Nonetheless, apart from our summary consideration of Macemon’s claims in this second challenge to his parole revocation, we conclude that there is another, more basic, reason to affirm the circuit court.  As noted above, none of the arguments are new; each could have been raised in the original petition.  Furthermore, Macemon has failed to allege any reason why they could not have been raised in his earlier motion. 

                        In State v. Escalona-Naranjo, 185 Wis.2d 168, 517 N.W.2d 157 (1994), the supreme court considered the issue of whether a defendant is prohibited from raising a constitutional claim in a postconviction motion under § 974.06, Stats., if such a claim could have been raised in a previously filed § 974.02, Stats., motion and/or on direct appeal.  See Escalona-Naranjo, 185 Wis.2d at 173, 517 N.W.2d at 158-59.  The court concluded that a prisoner was compelled by § 974.06 to raise all grounds for postconviction relief in an original motion and that “[s]uccessive motions and appeals, which all could have been brought at the same time, run counter to the design and purpose of the legislation.”  Escalona-Naranjo, 185 Wis.2d at 185, 517 N.W.2d at 164.    

                         The question presented by the instant case is whether the bar of Escalona-Naranjo should be extended to appeals by writ of certiorari from parole and probation revocation hearings.[3]  As enunciated by the Supreme Court in Morrissey v. Brewer, 408 U.S. 471, 487-88 (1972), a revoked parolee is guaranteed one full and fair hearing which “must lead to a final evaluation of any contested relevant facts and consideration of whether the facts as determined warrant revocation.”[4]  Id. at 488.  Additionally, a right of appeal to the court of appeals is guaranteed by the constitution of the State of Wisconsin.  See State v. Perry, 136 Wis.2d 92, 98, 401 N.W.2d 748, 751 (1987).  A thread runs through our entire jurisprudence that not only is an appeal guaranteed, but it should be a meaningful one.  See id. at 99, 401 N.W.2d at 751.

                        However, there is no requirement in our system of jurisprudence that a defendant be permitted to file successive appeals from the same action.  The supreme court recognized the potential for abuse in an appellate system which permits criminal defendants not only a timely appeal from a judgment of conviction, but an opportunity to later bring an appeal after the time for a direct appeal has expired.  See § 974.06(1), Stats.  The supreme court enunciated a construct of the statutory system governing criminal appeals that “compels a prisoner to raise all grounds regarding postconviction relief in his or her original, supplemental or amended motion.  Successive motions and appeals, which all could have been brought at the same time,  run counter to the design and purpose of the legislation.”  Escalona-Naranjo, 185 Wis.2d at 185, 517 N.W.2d at 163-64.

                         Because Escalona-Naranjo determined that due process for a convicted defendant permits him or her a single appeal of that conviction and a single opportunity to raise claims of error, it logically follows that to permit a revoked parolee or probationer the same opportunity to contest a revocation comports with due process.   An aggrieved defendant should raise all claims of which he or she is aware in the original writ of certiorari proceeding; those claims can then be reviewed by the circuit court and, if desired, by the appellate court.  Successive, and often reformulated, claims clog the court system and waste judicial resources.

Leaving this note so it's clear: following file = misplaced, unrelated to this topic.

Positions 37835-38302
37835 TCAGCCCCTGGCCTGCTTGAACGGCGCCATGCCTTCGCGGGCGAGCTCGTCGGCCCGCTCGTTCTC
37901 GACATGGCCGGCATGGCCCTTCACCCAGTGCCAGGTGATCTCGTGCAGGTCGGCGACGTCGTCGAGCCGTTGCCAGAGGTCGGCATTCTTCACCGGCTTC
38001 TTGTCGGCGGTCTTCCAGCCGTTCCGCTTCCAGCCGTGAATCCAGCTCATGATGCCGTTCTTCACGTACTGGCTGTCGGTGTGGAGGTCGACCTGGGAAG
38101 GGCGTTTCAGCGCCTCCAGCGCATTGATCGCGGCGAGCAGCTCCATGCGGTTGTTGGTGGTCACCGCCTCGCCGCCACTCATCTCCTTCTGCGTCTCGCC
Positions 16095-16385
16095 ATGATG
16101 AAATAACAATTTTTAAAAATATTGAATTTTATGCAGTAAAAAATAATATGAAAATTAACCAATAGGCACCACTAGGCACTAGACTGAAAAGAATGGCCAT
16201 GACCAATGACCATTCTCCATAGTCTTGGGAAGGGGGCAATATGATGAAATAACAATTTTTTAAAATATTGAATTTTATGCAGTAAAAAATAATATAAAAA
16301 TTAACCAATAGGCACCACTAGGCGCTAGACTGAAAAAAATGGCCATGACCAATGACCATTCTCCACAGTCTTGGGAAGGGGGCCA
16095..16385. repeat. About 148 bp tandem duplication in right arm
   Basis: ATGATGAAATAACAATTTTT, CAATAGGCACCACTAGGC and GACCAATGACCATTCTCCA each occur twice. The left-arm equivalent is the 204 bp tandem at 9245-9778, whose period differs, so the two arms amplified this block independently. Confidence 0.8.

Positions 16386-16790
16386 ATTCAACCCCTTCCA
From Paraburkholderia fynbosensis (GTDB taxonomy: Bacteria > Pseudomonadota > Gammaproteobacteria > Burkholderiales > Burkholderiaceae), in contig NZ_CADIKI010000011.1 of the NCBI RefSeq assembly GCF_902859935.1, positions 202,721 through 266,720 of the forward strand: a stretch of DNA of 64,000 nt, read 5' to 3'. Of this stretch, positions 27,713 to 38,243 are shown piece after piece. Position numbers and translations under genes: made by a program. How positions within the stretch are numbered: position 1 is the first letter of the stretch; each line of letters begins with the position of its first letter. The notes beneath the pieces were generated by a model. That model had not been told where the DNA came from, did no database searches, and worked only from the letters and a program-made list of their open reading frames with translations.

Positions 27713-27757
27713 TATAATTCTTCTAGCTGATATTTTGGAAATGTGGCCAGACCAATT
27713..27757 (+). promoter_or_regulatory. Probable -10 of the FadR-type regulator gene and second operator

We also adopt the exceptions allowed by Escalona-Naranjo.  Thus, if a defendant can offer a sufficient reason for the failure to raise an issue of constitutional dimension, or can offer a sufficient basis for a claim that an issue was inadequately argued at the time of the original writ of certiorari proceeding, the action may proceed.  See Escalona-Naranjo, 185 Wis.2d at 185, 517 N.W.2d at 164.  However, successive writs “run counter to the design and purpose” of the statutorily mandated review process and are therefore barred.  See id.

                        By the Court.—Order affirmed.




[1] We note that Macemon argues that although he provided the circuit court with eighteen claims, the court “made an arbitrary and capricious ‘decision’ on three (3) of them and overlooked the other fifteen.”  Having read Macemon’s “Motion in Opposition,” it is apparent that the court displayed commendable effort in elucidating the three arguments it addressed.

[2] Macemon also argues that “release” never took place because he “has not been out of prison clothes … was handcuffed and leg shackled … [and] in continuous confinement without Release.”  While it is true that Macemon has never made it “out onto the streets,” his release from prison was processed.  However, because he refused to wear a monitoring bracelet and to participate in postconfinement sex offender treatment, see State ex rel. Macemon v. McReynolds, 208 Wis.2d 594, 595, 561 N.W.2d 779, 780 (Ct. App. 1997), he was immediately taken into custody for failing to abide by the conditions of parole and taken to the Racine County Jail.

[3] Although the substance of this appeal concerns only a parole revocation, because the review process for both probation and parole revocation is identical, we extend our holding to apply to both.

[4] It is also important to note that a person convicted of a crime has no legal entitlement to parole or probation; both are systems of “grace” or “favor” whereby an inmate may be released or may be permitted to serve a portion of a sentence under fewer restrictions than if he or she were imprisoned.  See State v. Borrell, 167 Wis.2d 749, 764, 482 N.W.2d 883, 888 (1992).